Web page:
‘Minions’ movie review — 3 stars

Finally the tiny yellow buggers from the “Despicable Me” movies are getting an origin, a sort of explanation about where …

Finally the tiny yellow buggers from the “Despicable Me” movies are getting an origin, a sort of explanation about where the pill-shaped, garbled-talking Minions come from.

Origin stories can work sometimes, but the list of films about how the bad guys got bad are, to be kind, generally not so good. (See “Star Wars Episode 1: The Phantom Menace,” “Maleficent”).

“Minions” bucks that trend, probably because the evildoers are so dang adorable. In fact, in getting to know them better, the affection grows.

Starting with a rapidly told evolution story, we see the horde of Minions (all voiced in a mixture of different foreign languages and gibberish by the film’s co-director Pierre Coffin) from the earliest moments of life on Earth going from one villain to the next with an undying, inherent need to serve evil.

But as anyone who has seen the “Despicable” films knows, while they’re helping Steve Carell’s Gru, they’re a bit hapless and prone to causing disasters.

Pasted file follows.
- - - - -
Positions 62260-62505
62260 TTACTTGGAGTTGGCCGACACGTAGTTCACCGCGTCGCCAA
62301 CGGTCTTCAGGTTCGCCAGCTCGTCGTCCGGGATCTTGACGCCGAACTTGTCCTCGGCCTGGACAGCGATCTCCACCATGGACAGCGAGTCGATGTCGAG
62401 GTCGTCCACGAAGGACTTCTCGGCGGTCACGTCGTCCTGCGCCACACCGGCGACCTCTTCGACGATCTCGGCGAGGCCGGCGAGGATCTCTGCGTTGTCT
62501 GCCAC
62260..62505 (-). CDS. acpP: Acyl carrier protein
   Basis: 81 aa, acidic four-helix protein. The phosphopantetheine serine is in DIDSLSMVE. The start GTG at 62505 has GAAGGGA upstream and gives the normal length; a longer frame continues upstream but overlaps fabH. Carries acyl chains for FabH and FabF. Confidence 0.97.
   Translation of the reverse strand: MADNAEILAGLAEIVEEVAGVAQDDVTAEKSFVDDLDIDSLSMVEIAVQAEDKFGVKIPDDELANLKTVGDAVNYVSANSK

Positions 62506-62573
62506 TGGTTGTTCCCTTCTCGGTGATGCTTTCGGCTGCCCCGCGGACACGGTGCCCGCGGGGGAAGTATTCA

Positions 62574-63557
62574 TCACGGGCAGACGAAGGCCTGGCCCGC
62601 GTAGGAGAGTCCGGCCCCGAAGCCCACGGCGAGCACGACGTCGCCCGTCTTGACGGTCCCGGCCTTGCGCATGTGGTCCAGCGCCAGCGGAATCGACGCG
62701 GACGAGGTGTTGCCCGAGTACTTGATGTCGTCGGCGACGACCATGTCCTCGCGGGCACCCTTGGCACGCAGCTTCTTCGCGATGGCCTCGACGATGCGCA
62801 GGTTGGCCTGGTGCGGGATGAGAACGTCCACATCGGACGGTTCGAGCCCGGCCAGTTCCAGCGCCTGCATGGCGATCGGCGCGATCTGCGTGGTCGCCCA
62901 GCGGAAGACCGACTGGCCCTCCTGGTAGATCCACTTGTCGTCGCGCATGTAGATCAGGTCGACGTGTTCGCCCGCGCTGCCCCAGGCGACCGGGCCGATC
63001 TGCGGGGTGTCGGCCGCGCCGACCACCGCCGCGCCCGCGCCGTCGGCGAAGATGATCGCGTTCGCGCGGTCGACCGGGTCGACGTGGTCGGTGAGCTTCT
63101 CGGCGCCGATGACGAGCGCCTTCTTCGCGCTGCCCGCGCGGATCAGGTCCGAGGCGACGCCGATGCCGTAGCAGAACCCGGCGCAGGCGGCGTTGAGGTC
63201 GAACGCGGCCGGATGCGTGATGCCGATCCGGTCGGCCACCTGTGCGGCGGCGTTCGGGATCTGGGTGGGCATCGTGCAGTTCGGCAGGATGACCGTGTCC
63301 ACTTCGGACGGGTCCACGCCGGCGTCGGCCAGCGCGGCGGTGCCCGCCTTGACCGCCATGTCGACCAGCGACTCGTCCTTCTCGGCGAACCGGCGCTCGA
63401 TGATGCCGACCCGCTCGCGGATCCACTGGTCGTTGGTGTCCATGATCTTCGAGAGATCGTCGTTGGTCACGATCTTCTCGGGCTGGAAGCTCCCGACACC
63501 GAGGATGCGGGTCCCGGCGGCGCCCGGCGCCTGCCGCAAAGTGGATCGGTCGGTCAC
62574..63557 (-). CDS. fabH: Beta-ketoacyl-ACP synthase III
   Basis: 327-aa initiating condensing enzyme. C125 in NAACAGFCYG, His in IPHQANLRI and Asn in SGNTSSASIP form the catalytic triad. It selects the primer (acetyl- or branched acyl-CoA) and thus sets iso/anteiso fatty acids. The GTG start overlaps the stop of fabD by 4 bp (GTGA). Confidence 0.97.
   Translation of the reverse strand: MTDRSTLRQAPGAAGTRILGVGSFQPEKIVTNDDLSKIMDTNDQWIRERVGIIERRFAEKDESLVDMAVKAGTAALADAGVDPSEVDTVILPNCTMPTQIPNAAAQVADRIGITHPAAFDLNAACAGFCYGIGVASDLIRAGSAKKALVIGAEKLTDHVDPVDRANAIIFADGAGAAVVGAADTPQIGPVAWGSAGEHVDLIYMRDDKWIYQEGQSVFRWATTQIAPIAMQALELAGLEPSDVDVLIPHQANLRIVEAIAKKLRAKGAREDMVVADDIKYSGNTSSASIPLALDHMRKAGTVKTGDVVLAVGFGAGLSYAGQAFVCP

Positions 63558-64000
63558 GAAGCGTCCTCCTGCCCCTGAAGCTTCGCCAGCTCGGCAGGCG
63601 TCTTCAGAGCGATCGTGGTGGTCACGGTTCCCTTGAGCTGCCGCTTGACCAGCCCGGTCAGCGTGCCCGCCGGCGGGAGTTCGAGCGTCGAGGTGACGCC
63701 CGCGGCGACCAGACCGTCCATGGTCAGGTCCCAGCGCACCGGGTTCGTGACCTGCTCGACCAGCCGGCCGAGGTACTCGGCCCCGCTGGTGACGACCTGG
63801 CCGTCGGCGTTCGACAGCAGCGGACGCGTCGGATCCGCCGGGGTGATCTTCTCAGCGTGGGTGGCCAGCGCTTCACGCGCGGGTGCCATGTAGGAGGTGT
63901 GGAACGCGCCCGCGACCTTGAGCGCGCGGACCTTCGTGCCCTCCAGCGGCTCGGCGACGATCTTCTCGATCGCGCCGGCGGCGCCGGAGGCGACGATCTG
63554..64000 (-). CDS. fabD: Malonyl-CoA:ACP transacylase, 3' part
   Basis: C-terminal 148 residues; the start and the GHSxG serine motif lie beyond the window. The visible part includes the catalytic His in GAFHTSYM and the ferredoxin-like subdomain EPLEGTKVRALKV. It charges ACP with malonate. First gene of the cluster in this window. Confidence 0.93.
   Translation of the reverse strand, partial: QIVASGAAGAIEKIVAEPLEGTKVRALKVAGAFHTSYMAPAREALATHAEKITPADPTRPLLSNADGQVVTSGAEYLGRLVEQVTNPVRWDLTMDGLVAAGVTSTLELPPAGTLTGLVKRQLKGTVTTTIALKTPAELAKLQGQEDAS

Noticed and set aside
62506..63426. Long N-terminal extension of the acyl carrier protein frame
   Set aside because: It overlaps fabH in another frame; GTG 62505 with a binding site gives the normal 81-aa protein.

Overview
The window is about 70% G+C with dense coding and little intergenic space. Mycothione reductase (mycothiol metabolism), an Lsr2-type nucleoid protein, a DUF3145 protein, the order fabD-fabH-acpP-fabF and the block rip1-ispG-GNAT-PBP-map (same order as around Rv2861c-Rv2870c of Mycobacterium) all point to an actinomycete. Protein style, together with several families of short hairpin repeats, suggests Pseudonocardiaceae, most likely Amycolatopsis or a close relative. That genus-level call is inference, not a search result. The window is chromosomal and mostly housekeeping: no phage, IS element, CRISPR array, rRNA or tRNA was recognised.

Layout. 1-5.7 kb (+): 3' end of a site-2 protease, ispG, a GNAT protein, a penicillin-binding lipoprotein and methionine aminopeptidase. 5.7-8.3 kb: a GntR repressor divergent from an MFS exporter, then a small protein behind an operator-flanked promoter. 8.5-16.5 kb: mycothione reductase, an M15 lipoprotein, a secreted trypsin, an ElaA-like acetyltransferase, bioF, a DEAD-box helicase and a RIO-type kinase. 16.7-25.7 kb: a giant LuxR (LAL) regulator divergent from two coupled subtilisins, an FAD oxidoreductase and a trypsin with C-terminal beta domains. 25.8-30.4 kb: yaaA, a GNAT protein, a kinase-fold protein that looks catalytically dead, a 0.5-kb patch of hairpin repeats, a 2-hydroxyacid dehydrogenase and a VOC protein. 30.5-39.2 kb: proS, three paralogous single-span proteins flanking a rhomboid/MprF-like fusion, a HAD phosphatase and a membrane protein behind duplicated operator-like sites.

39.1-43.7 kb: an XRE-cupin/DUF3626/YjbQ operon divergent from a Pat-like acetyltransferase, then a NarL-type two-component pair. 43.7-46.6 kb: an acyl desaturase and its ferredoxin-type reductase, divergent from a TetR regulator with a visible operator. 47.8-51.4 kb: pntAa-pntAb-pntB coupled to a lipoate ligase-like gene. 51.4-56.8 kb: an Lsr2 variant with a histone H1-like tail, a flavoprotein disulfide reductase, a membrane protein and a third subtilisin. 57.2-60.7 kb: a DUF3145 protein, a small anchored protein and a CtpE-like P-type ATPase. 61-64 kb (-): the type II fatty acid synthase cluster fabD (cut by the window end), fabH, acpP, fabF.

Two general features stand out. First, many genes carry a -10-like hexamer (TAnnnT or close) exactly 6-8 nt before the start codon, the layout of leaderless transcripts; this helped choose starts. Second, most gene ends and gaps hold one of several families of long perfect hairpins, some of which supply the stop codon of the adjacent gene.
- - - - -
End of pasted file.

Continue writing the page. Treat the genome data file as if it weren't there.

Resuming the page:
That unfortunate quirk is what gets the Minions exiled, living alone without a bad guy to serve and slowly withering away.

It’s up to a trio of Minions — Kevin, the bold leader; Stuart, the guitar-strumming free spirit; and Bob, the innocent one — to find a new master.

It’s now 1968, and the trio finds their way to a villain convention in Florida — by way of a pretty wonderful recreation of old New York — and hired by Scarlett Overkill (voiced by Sandra Bullock) and her evil- gadget-building husband Herb Overkill (Jon Hamm), who have a grand plan for them to steal the British crown. Of course, Minions aren’t known for their success rate.

The first “Despicable Me” film was a grand success: funny, clever and smart. The second movie was all right, but nowhere near as good.

“Minions” is a strong jump-start to the franchise. It’s different in tone, thanks to its ’60s-era setting and classic rock soundtrack, which is refreshing.

“Minions” maintains the evil-first mentality, but without Gru in the lead, it’s a vastly different movie. And all the better for it.

Scott A. Rosenberg